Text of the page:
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Kitten season is here! What you should do if you find some kittens outside

Kitten season is upon us. This is the time of year when lots of stray kittens are born, and many end up in shelters where they're put down. Alley Cat Allies has been doing a series of webinars that teach you what to do if you find a neonatal kitten somewhere without its mother. They've also dedicated this week to kittens, and helping to save them from euthanasia, and they have a webpage up about what to do if you find kittens outside.

Finding kittens outside, and caring for them, isn't as easy as simply scooping them up and taking them inside with you. Find out what you should do if you come across kittens outside.
Eve-Angeline Mitchell

First of all, according to their kitten page, it's not always the best thing to take a feral kitten in, especially if there's a chance the mother is still around. Mother cats generally start weaning their kittens at about six weeks of age, but they should really stay with their mothers until they're at least eight weeks of age. Taking them away from their mothers too early can make them sick, and they can even die.

Obviously, the above doesn't apply if it appears the kittens' mother is gone; in that case, you're their best chance of survival, regardless of age. If they're part of a feral colony, you'll have to decide whether they can be socialized, and whether they're old enough to be taken away from the colony for that purpose.

You'll have to be patient to determine whether the kittens you find are truly alone (either abandoned or orphaned), or if the mother is possibly just off hunting somewhere. This means you'll have to hide and wait for her to come back, and that can take a few hours. Alley Cat Allies says that, if she does return, and the kittens are less than eight weeks old, then so long as they're in a safe location, it's best to leave them where they are. You can provide food, water, and shelter for them, because that will keep her closer to her kittens and reduce her chances of getting killed in some way.

You can also try to trap the whole family and bring them indoors if you believe that they aren't safe where they are. Put them in a small room, like a quiet bathroom, and provide food and water. This way, mama can raise her kittens in a safe place, and when they're old enough (eight weeks, or when they weigh two pounds), you can take the whole family to a vet to get fixed.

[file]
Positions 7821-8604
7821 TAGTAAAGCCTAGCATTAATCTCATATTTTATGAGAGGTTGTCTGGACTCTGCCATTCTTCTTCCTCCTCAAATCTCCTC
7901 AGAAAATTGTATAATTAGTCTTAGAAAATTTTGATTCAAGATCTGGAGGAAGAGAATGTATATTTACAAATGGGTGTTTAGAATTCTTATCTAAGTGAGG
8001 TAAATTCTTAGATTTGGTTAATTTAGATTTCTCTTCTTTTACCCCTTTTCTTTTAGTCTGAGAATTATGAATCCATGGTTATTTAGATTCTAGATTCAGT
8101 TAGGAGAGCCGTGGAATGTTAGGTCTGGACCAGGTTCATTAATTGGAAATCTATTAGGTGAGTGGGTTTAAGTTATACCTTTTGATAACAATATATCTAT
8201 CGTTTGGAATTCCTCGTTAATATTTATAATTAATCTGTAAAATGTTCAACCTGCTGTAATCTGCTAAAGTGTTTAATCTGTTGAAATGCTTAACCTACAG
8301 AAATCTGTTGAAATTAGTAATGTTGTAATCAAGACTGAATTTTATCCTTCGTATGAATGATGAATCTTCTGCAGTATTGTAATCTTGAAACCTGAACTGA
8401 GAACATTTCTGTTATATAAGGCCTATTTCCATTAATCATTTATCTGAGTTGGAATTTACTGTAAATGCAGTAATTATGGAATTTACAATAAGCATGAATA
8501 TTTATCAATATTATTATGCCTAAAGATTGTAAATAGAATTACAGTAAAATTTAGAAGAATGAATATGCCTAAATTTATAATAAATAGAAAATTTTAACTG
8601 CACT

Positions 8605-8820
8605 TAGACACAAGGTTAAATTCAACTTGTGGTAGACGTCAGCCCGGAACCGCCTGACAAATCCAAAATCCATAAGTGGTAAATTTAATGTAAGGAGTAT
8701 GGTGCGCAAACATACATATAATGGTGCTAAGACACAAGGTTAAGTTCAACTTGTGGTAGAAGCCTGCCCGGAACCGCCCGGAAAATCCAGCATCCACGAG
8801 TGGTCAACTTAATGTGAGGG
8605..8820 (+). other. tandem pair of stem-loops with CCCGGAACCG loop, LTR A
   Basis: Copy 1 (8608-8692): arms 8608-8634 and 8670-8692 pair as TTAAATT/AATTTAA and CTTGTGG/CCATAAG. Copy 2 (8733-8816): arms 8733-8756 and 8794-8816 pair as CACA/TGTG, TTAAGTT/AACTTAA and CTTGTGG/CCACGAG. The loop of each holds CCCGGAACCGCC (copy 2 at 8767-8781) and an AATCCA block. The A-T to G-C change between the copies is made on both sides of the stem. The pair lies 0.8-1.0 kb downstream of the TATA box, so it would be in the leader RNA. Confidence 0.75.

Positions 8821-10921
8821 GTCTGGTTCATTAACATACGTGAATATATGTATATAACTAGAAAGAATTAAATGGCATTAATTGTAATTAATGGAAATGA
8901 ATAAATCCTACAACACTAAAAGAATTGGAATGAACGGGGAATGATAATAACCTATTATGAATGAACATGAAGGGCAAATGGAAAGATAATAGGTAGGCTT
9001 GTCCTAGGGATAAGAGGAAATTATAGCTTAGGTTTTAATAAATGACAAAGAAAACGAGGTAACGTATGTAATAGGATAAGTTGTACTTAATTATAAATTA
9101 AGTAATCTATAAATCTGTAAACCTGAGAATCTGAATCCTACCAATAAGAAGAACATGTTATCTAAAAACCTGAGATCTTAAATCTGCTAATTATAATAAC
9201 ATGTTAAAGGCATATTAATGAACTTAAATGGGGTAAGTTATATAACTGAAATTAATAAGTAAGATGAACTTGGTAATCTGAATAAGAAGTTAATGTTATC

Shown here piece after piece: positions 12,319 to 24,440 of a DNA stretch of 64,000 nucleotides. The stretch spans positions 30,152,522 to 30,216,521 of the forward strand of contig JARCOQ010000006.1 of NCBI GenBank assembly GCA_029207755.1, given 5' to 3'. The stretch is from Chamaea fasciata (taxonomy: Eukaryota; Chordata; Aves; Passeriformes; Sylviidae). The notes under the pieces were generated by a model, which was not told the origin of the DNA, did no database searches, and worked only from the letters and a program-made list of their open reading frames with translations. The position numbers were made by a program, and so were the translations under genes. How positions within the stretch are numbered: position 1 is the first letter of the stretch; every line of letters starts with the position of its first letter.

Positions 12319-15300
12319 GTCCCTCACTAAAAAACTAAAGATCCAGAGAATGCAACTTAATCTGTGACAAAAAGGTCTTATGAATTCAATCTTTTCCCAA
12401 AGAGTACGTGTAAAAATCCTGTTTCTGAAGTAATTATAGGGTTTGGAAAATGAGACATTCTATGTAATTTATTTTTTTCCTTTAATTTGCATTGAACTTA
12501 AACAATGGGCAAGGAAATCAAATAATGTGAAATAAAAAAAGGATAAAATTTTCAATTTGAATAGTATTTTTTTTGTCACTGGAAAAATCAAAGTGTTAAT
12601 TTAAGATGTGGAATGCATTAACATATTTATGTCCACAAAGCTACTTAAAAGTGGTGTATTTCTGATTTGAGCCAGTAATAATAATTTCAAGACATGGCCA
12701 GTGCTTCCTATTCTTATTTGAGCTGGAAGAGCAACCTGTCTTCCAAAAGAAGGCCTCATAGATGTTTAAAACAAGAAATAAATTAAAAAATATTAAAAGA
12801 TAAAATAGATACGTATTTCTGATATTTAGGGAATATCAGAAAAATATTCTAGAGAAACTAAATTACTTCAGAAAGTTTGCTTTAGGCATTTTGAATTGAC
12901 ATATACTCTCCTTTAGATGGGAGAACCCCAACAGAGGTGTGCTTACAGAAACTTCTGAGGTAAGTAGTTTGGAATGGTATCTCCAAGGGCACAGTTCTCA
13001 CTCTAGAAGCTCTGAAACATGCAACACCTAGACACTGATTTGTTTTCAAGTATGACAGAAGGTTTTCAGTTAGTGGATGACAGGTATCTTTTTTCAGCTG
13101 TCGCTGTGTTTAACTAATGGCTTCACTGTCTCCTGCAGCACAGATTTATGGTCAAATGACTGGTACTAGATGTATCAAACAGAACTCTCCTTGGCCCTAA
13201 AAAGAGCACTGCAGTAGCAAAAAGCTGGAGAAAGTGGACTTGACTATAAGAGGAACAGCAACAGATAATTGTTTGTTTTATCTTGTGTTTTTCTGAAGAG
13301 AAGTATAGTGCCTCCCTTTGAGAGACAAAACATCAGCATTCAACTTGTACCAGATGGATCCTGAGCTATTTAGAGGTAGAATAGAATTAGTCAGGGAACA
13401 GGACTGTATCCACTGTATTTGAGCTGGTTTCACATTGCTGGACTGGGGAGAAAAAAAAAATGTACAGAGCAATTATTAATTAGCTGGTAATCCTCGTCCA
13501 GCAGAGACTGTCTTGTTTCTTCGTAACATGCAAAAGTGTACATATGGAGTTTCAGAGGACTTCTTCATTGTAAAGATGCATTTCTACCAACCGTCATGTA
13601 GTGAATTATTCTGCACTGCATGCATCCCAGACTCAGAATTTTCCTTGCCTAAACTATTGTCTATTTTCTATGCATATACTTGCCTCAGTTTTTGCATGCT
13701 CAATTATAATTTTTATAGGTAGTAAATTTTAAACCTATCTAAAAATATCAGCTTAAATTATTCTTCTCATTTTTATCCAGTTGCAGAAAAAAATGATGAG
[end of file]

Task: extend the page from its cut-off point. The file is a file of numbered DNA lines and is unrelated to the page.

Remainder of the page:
Afterward, you have a decision to make. If you have the network, the time, and the resources, you can try and socialize the kittens and adopt them out. Alley Cat Allies says that the best adoption window is between six and twelve weeks of age, so once they're fixed, you'll have to work quickly to socialize and find loving homes for them.

If you can't socialize and adopt them out yourself, and you know of no rescues experienced with socializing kittens that can take them in, it's probably best to have them fixed, and then return them to where you found them, along with the mother.

Alley Cat Allies has a good resource for how to determine a kitten's age, so you know how to handle it. If you'd like to see what kittens look like each week they grow, go here. It will help you determine whether kittens need to stay with their mother, and it can also help you figure out what you have to feed them if they have no mother and you're taking them in.

Remember, caring for, socializing, and adopting out a litter of kittens is hard work that takes a lot of time, patience, and effort. So whether you can socialize a litter of kittens and adopt them out depends on your time and resources. The same goes for adopting them into your home yourself. If you believe you can't properly care for them, and find them good, loving homes when they're old enough, it's best to trap them, have them fixed when they're old enough, and then return them to where you found them.

For more detailed information, visit Alley Cat Allies' kitten pages, here.

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